CrowdStrike helps drive Talon Cyber ​​Security’s $100 million to promote safer browsing

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    Jay Fitzgerald

    The Israeli startup plans to use some of the funds to accelerate its go-to-market efforts, the CEO said.

    The decline in early-stage funding for cybersecurity companies? In Talon Cyber ​​Security it is not.

    While VC activity has generally cooled off for early-stage cybersecurity startups, Tel Aviv, Israel-based Talon Cyber ​​Security announced Wednesday morning that it has raised raised $100 million in a Series A funding round led by Evolution Equity Partners, with participation from CrowdStrike’s Falcon Fund, CrowdStrike CEO George Kurtz, Ballistic Ventures, Merlin Ventures, SYN Ventures, Lightspeed Venture Partners, Sorenson Ventures and Team8.

    The attraction? Talon Cyber ​​Security’s development of a new secure enterprise browser, called TalonWork, has clearly stunned industry officials, partners and customers. Talon Cyber ​​was just founded 16 months ago.

    Among the recent laureates include judges at RSA 2022, who in June voted Talon Cyber ​​Security the “Most Innovative Startup” competing in the prestigious RSA Sandbox Competition this year.

    Ofer Ben-Noon, Talon’s co-founder and CEO, told CRN that some of the recent fundraising will be used to accelerate go-to-market efforts, including hiring marketing staff. marketing and sales.

    While Talon Cyber ​​Security initially relied on direct sales to generate its business, Ben-Noon said the company has recently begun negotiations with potential channel partners and hopes to bring it up soon. Announces future channel connections.

    He also said Talon plans to hire channel directors for the US and European markets soon.

    In addition to driving the market, Ben-Noon said Talon is planning to use its new funds to hire more technical talent and further enhance its browser product. He also said he wants to have enough money to get through the tough economic times to come.

    “I want to make sure we have a long runway in this volatile market,” he said.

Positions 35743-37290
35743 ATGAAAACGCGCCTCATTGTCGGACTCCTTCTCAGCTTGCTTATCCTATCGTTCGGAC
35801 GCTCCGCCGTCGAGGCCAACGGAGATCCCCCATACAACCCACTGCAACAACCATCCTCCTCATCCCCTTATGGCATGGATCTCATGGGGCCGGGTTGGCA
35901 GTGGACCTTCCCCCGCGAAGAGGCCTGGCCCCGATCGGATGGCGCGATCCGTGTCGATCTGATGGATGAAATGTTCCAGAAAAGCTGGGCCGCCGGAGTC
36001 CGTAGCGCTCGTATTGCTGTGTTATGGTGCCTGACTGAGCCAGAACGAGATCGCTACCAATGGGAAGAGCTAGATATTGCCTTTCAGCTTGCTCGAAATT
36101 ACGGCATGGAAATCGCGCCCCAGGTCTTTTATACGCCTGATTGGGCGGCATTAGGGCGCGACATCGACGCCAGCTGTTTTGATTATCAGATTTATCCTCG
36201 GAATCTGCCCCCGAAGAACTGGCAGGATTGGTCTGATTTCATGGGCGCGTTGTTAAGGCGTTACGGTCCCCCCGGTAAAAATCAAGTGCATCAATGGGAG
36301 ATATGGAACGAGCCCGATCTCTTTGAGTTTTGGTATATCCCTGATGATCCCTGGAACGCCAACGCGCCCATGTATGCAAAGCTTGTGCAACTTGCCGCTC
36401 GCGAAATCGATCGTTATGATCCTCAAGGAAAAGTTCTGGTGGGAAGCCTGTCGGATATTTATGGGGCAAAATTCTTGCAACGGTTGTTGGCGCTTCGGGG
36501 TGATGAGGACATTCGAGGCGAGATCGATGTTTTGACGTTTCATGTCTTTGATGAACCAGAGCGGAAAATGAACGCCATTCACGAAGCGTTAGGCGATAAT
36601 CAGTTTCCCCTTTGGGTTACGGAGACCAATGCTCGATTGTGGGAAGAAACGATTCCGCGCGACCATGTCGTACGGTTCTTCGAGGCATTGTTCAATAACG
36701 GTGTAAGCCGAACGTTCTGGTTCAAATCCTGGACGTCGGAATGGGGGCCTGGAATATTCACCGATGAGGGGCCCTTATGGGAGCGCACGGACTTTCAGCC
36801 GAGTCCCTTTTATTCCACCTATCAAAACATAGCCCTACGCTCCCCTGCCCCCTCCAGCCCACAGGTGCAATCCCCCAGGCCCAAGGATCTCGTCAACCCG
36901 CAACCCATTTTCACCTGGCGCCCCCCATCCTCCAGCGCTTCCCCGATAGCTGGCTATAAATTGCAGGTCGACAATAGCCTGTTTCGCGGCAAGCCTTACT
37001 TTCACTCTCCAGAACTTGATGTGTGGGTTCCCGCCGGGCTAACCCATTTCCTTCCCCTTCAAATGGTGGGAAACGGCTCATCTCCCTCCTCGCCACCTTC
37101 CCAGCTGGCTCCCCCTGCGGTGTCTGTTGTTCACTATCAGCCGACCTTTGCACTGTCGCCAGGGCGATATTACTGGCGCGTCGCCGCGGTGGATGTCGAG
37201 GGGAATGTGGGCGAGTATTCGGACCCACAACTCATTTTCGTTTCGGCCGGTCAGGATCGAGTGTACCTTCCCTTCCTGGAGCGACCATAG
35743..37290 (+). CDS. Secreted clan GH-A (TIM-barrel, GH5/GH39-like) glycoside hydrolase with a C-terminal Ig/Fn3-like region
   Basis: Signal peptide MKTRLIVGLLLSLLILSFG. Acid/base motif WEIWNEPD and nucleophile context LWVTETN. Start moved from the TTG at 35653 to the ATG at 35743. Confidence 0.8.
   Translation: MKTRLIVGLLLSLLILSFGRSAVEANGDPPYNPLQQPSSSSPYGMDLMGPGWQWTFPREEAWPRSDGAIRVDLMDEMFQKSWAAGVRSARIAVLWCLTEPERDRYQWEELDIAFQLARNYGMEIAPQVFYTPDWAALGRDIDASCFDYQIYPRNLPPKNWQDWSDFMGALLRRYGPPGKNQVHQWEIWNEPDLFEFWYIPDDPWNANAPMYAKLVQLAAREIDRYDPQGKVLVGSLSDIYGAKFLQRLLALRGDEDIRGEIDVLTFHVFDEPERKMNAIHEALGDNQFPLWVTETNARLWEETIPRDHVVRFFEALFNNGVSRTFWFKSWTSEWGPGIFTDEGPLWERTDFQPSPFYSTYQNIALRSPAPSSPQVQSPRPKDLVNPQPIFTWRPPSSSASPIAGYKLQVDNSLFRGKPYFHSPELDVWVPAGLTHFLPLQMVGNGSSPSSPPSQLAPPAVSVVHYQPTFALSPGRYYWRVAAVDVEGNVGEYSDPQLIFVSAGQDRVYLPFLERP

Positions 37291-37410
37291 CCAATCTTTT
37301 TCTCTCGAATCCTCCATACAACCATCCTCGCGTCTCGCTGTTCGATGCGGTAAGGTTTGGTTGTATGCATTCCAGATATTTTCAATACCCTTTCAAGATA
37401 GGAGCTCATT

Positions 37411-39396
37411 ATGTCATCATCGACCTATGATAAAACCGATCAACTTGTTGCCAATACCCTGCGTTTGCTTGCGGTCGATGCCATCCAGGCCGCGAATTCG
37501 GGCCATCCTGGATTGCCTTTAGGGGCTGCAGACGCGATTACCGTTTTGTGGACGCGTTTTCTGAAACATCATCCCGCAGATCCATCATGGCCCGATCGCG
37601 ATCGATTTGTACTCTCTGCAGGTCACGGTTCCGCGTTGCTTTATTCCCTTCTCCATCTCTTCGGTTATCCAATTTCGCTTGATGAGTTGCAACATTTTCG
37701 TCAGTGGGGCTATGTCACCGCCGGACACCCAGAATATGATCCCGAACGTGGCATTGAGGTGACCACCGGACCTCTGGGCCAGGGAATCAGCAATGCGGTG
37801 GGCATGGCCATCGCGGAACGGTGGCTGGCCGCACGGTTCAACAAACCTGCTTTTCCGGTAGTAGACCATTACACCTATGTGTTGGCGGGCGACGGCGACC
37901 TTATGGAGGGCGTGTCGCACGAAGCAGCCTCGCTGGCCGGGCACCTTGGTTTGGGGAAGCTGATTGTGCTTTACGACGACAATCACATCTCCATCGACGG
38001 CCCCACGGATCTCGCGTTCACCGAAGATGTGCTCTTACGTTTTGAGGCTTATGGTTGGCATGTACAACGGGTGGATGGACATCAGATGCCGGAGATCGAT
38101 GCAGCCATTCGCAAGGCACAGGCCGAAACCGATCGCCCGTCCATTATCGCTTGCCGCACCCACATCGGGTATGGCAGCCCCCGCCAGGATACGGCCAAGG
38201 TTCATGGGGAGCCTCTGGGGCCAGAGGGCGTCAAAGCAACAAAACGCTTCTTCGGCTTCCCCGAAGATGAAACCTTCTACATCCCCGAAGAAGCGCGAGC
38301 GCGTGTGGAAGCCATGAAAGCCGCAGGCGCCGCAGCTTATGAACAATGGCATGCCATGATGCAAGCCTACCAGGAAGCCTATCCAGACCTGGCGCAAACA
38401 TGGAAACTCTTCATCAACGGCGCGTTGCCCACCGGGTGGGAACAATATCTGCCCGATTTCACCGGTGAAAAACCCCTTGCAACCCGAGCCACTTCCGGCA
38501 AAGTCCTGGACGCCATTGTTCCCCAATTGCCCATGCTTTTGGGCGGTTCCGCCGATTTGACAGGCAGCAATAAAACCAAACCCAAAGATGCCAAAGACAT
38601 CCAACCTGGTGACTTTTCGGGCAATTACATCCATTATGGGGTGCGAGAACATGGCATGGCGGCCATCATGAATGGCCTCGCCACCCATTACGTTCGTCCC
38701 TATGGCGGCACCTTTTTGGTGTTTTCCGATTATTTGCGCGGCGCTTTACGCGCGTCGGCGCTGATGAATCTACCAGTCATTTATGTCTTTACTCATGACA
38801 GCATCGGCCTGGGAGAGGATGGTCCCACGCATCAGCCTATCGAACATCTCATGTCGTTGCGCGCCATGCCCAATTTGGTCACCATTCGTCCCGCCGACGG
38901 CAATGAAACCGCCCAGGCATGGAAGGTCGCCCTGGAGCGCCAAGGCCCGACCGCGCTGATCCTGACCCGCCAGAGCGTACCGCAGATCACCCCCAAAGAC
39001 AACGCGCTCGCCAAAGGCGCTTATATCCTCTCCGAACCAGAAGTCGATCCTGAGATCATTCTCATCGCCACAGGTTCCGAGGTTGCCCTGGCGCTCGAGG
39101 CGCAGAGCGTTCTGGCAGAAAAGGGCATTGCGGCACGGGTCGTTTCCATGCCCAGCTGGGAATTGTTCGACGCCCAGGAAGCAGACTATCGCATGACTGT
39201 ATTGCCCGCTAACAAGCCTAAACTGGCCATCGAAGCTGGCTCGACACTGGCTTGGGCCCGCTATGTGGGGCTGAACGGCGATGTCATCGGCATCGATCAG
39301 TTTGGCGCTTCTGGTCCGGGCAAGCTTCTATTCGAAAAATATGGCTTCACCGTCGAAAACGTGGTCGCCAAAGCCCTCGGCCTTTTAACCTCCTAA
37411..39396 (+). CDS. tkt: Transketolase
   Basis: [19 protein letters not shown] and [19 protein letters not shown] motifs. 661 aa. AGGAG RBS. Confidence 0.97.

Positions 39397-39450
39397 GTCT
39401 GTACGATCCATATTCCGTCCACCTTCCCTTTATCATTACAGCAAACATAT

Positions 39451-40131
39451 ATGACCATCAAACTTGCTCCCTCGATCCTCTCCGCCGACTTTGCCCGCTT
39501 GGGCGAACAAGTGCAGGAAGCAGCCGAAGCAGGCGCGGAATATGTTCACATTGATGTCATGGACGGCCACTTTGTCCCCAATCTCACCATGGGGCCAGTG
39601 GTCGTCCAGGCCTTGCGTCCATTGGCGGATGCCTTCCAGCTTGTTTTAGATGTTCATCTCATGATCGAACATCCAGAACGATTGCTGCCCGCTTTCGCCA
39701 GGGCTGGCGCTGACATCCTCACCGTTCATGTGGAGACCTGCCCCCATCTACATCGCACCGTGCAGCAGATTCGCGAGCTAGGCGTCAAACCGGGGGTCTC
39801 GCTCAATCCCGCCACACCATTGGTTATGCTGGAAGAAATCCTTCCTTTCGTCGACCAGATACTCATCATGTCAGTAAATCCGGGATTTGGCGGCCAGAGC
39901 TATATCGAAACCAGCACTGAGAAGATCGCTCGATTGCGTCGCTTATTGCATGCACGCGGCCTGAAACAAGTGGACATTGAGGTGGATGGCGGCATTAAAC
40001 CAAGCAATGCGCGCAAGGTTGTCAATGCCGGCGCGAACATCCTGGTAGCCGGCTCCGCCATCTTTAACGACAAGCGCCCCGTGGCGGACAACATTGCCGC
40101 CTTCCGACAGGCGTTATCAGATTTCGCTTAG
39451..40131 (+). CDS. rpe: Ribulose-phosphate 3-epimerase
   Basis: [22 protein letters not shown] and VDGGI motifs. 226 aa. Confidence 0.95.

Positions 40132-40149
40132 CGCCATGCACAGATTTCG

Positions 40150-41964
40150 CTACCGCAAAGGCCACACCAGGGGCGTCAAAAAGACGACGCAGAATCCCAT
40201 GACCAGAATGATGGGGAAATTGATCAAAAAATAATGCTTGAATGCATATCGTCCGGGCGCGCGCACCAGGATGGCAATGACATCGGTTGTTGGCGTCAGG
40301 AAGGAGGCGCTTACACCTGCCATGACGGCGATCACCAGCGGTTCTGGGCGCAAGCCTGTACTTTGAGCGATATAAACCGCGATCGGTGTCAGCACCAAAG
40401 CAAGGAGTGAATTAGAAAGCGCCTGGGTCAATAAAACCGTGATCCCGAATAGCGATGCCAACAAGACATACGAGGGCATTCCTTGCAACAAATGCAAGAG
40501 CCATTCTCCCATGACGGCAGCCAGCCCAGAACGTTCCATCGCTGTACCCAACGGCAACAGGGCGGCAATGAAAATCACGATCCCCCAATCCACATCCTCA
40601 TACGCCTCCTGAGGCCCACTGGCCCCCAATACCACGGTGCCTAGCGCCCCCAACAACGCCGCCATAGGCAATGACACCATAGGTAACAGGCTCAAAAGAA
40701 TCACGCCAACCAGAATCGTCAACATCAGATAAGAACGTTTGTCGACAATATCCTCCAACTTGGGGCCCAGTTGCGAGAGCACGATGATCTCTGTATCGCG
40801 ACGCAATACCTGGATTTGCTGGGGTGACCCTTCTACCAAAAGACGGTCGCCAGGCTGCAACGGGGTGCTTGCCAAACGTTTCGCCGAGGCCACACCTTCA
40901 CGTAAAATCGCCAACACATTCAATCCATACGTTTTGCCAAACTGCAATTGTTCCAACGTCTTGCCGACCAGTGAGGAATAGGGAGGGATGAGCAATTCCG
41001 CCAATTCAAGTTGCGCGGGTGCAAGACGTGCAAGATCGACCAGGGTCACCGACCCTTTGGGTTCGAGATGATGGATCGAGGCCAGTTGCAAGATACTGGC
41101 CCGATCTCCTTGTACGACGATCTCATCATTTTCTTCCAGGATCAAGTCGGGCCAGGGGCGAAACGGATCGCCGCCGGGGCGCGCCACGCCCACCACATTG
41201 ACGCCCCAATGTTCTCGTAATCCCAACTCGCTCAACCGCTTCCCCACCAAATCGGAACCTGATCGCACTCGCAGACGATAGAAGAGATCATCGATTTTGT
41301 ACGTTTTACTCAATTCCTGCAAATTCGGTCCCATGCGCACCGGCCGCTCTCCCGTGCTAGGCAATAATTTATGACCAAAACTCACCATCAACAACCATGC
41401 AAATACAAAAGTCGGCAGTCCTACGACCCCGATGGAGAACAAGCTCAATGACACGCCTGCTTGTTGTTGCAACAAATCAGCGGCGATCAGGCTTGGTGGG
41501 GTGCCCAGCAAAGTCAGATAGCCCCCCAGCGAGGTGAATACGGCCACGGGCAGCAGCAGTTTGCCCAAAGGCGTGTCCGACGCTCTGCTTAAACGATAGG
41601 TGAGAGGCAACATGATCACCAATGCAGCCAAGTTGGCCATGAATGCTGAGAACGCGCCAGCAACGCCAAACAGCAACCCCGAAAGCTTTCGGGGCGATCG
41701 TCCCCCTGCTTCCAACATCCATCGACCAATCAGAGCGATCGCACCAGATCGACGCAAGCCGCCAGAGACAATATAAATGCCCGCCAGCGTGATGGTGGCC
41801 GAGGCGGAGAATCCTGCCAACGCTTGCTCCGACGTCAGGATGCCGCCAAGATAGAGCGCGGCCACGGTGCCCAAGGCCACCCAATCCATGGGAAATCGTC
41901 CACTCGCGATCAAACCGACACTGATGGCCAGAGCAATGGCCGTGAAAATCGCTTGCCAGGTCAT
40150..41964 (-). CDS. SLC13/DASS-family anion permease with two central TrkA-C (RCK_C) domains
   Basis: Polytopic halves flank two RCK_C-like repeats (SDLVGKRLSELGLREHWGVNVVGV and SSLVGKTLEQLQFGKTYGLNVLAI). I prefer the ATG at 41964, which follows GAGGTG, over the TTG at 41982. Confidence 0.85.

In recent months, many venture-backed companies, both early-stage and late-stage companies, have been asked to tighten their belts by investors amid signs of an economic slowdown. . Some later-stage startups have even laid off workers to try to preserve their cash.

    But investors are flocking to Talon Cyber ​​Security.

    “Today’s threat environment is complex, but an organization’s approach to security shouldn’t be,” CrowdStrike’s Kurtz said in a press release. “By providing enterprise-grade security through the TalonWork browser, Talon makes security simple and effective for its customers.”

    Richard Seewald, founder and managing partner at Evolution Equity Partners, said: “In cybersecurity, the word innovation is often thrown out, but for Talon, it is a perfect description.

    “I have never seen a company create and lead such an authoritative category and experience such impressive customer acquisition so quickly. Talon has the potential to be one of the leaders in the broader security industry, and it’s an honor to help them on their journey. “

    Ohad Bobrov, Co-Founder and CTO of Talon, told CRN that developing an entirely new browser is key to providing more security to customers.

    Bobrov said Talon Cyber ​​effectively took Google’s Chrome browser, built primarily through open source code, and tweaked it to create a new “enterprise browser” that could run on any device. device, as well as in the cloud or on-premises.

    “We’ve built the team and technology to redefine and power the security of the future of work – a future where security is delivered natively through the app,” said Ben-Noon. enterprise’s most used: the browser,” Ben-Noon said in a statement.

    The latest round includes the conversion of $17 million in SAFE (Simple Share Futures) investments announced in January into Series A shares, bringing Talon’s total raised by more than 126 million dollars.

        Learn about Jay Fitzgerald

    Jay Fitzgerald

    Jay Fitzgerald is the senior editor of cybersecurity for CRN. Jay has previously freelanced for the Boston Globe, Boston Business Journal, Boston Magazine, Banker & Tradesman,, Working Knowledge of Harvard Business School, National Bureau of Economic Research, and others. He can be reached at

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